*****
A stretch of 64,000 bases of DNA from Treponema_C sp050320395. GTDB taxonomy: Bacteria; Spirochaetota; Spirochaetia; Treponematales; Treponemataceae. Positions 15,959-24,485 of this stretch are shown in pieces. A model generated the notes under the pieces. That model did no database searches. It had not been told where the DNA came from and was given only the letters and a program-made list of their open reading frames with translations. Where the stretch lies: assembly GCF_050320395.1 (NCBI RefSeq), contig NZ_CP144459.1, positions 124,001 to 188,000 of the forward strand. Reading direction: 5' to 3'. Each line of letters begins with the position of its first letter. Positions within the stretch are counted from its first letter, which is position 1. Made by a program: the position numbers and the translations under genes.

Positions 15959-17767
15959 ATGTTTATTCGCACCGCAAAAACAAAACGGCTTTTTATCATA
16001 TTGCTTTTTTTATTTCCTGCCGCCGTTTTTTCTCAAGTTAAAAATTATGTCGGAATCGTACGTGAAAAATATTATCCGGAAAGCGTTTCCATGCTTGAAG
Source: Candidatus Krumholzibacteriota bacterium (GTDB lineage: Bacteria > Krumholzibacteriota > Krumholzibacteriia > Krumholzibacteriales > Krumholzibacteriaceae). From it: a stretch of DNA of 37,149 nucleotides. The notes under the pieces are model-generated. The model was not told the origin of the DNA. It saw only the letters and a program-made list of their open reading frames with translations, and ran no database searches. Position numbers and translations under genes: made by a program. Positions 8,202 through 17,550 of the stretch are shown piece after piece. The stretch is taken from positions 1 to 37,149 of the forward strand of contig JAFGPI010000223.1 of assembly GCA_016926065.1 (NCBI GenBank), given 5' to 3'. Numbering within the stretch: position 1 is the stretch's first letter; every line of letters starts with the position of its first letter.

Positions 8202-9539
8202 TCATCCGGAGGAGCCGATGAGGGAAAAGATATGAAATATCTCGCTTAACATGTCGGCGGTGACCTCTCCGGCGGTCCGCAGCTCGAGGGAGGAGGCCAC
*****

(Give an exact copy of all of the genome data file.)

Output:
A stretch of 64,000 bases of DNA from Treponema_C sp050320395. GTDB taxonomy: Bacteria; Spirochaetota; Spirochaetia; Treponematales; Treponemataceae. Positions 15,959-24,485 of this stretch are shown in pieces. A model generated the notes under the pieces. That model did no database searches. It had not been told where the DNA came from and was given only the letters and a program-made list of their open reading frames with translations. Where the stretch lies: assembly GCF_050320395.1 (NCBI RefSeq), contig NZ_CP144459.1, positions 124,001 to 188,000 of the forward strand. Reading direction: 5' to 3'. Each line of letters begins with the position of its first letter. Positions within the stretch are counted from its first letter, which is position 1. Made by a program: the position numbers and the translations under genes.

Positions 15959-17767
15959 ATGTTTATTCGCACCGCAAAAACAAAACGGCTTTTTATCATA
16001 TTGCTTTTTTTATTTCCTGCCGCCGTTTTTTCTCAAGTTAAAAATTATGTCGGAATCGTACGTGAAAAATATTATCCGGAAAGCGTTTCCATGCTTGAAG
Source: Candidatus Krumholzibacteriota bacterium (GTDB lineage: Bacteria > Krumholzibacteriota > Krumholzibacteriia > Krumholzibacteriales > Krumholzibacteriaceae). From it: a stretch of DNA of 37,149 nucleotides. The notes under the pieces are model-generated. The model was not told the origin of the DNA. It saw only the letters and a program-made list of their open reading frames with translations, and ran no database searches. Position numbers and translations under genes: made by a program. Positions 8,202 through 17,550 of the stretch are shown piece after piece. The stretch is taken from positions 1 to 37,149 of the forward strand of contig JAFGPI010000223.1 of assembly GCA_016926065.1 (NCBI GenBank), given 5' to 3'. Numbering within the stretch: position 1 is the stretch's first letter; every line of letters starts with the position of its first letter.

Positions 8202-9539
8202 TCATCCGGAGGAGCCGATGAGGGAAAAGATATGAAATATCTCGCTTAACATGTCGGCGGTGACCTCTCCGGCGGTCCGCAGCTCGAGGGAGGAGGCCAC